• Gaddafi government accepts AU peace plan

    The disorganization and lack of military effectiveness of the anti-Gaddafi rebels have led coalition leaders to conclude that the opposition can overthrow Qaddafi even with air support, and some are weighing options such as arming the fighters even while attempting diplomatic solutions; such a solution may be offered by an AU “road map” to peace in Libya which, according to AU sources, Gaddafi has accepted; trouble is, Qaddafi enjoys substantial support from countries of the AU, an organization that he chaired two years ago and helped transform using Libya’s oil wealth, so it is not clear whether rebels would accept the AU as a fair broker, and the AU plan as a fair plan

  • Ambassador Shaikh Abdul-Aziz of Bahrain

    Ambassador Shaikh Abdul-Aziz, a veteran diplomat and foreign policy adviser to the government of Bahrain, sat down with Homeland Security NewsWire’s executive editor Eugene Chow to examine the current state of affairs in Bahrain; the ambassador discusses the effect of protests on Bahrain’s economy, the source of the current sectarian strife, and what a political solution to protestors’ demands might look like; “A political solution must be reached,” he says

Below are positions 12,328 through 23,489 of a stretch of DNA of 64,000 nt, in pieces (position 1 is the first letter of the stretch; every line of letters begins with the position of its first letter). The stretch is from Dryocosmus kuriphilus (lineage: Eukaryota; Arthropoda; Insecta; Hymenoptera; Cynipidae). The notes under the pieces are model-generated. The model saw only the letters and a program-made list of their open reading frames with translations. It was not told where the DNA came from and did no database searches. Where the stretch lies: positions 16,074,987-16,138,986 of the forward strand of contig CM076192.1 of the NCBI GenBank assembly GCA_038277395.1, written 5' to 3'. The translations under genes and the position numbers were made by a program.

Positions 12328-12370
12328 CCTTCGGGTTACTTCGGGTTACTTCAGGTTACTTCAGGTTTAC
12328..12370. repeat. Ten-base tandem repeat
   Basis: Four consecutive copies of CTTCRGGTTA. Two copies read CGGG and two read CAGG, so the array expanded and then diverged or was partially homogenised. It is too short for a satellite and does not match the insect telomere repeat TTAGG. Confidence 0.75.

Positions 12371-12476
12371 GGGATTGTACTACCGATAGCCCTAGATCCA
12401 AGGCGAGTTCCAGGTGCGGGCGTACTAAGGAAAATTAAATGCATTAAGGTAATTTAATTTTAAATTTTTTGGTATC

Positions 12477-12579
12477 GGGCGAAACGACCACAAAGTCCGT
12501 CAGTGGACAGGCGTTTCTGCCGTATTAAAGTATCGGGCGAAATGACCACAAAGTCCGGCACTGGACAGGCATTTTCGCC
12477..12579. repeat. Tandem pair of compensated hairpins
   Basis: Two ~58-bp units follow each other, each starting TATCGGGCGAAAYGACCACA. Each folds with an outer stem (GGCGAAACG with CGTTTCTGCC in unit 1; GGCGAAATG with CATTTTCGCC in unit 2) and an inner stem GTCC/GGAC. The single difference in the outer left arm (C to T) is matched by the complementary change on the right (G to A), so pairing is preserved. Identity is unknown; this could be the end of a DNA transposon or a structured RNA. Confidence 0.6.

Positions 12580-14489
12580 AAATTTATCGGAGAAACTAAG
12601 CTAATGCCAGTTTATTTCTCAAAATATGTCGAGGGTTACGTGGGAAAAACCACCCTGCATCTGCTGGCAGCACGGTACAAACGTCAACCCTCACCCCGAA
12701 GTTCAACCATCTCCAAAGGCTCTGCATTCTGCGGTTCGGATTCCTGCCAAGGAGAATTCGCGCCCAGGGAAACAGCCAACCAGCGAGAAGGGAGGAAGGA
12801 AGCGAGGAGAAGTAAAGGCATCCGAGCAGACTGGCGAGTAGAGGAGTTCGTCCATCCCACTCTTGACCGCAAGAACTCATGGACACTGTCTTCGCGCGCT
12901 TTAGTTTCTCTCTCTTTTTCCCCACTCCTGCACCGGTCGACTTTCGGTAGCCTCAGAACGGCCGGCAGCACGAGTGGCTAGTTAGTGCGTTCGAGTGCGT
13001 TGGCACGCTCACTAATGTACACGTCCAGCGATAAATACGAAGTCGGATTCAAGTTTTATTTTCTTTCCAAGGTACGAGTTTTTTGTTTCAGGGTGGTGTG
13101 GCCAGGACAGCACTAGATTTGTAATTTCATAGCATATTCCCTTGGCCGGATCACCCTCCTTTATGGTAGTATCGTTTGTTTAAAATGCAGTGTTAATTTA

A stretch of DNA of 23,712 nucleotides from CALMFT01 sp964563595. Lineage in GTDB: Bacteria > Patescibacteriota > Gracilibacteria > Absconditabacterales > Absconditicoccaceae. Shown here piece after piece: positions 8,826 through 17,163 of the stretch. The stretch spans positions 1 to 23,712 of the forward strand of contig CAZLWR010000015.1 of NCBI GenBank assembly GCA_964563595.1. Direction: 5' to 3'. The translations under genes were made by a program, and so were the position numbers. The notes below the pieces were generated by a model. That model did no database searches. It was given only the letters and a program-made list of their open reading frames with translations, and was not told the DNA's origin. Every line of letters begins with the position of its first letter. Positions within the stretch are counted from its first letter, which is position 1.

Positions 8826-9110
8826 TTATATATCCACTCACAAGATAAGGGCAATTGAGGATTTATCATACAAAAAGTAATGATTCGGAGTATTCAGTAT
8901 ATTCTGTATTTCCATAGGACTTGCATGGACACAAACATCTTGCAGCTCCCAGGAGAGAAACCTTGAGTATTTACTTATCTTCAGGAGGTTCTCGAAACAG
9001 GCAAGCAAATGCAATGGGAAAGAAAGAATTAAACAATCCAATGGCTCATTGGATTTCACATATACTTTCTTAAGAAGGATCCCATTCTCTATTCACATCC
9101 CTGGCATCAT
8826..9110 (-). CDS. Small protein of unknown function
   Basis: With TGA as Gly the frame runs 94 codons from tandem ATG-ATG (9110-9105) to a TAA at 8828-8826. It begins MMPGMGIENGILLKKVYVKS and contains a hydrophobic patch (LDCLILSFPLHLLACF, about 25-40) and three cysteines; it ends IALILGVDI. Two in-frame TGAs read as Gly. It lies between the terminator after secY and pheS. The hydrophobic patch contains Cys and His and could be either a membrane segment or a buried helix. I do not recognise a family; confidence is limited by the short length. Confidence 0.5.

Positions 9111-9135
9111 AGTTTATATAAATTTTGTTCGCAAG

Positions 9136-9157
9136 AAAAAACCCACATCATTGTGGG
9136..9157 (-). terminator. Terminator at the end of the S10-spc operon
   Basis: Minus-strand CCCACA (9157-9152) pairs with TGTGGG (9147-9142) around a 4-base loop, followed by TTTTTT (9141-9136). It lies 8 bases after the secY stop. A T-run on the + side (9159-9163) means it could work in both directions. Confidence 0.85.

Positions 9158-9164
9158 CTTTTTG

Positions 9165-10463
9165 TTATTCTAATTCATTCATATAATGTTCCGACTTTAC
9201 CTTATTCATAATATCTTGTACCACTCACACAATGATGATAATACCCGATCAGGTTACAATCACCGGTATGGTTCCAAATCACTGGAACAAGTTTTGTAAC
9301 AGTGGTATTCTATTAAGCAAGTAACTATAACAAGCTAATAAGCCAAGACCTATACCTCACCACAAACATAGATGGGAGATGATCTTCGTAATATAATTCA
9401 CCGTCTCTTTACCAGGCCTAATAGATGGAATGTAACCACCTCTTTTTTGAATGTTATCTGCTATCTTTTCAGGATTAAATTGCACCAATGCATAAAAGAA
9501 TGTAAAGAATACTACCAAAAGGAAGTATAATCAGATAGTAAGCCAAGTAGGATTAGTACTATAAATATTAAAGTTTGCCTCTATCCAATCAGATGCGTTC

• On sleeper cells, smell test, and big numbers

    Whether or not Gaddafi has the means, or the intention, to launch a terror campaign inside the United States in retaliation for U.S. attacks on his military remains to be seen; another country, however, has not shied away from such actions: Iran; just one example: in the early 1990s, in response to Israeli attacks on Hezbollah leaders in Lebanon, Iranian agents blew up the Israeli embassy and a Jewish community center in Buenos Aires; scores were killed and hundreds wounded; there are many other examples for the Iranian penchant for such actions; if the United States attacked Iran’s nuclear facilities, then an Iranian terror campaign against targets inside the United States would be one of the ways in which Iran would retaliate for such attacks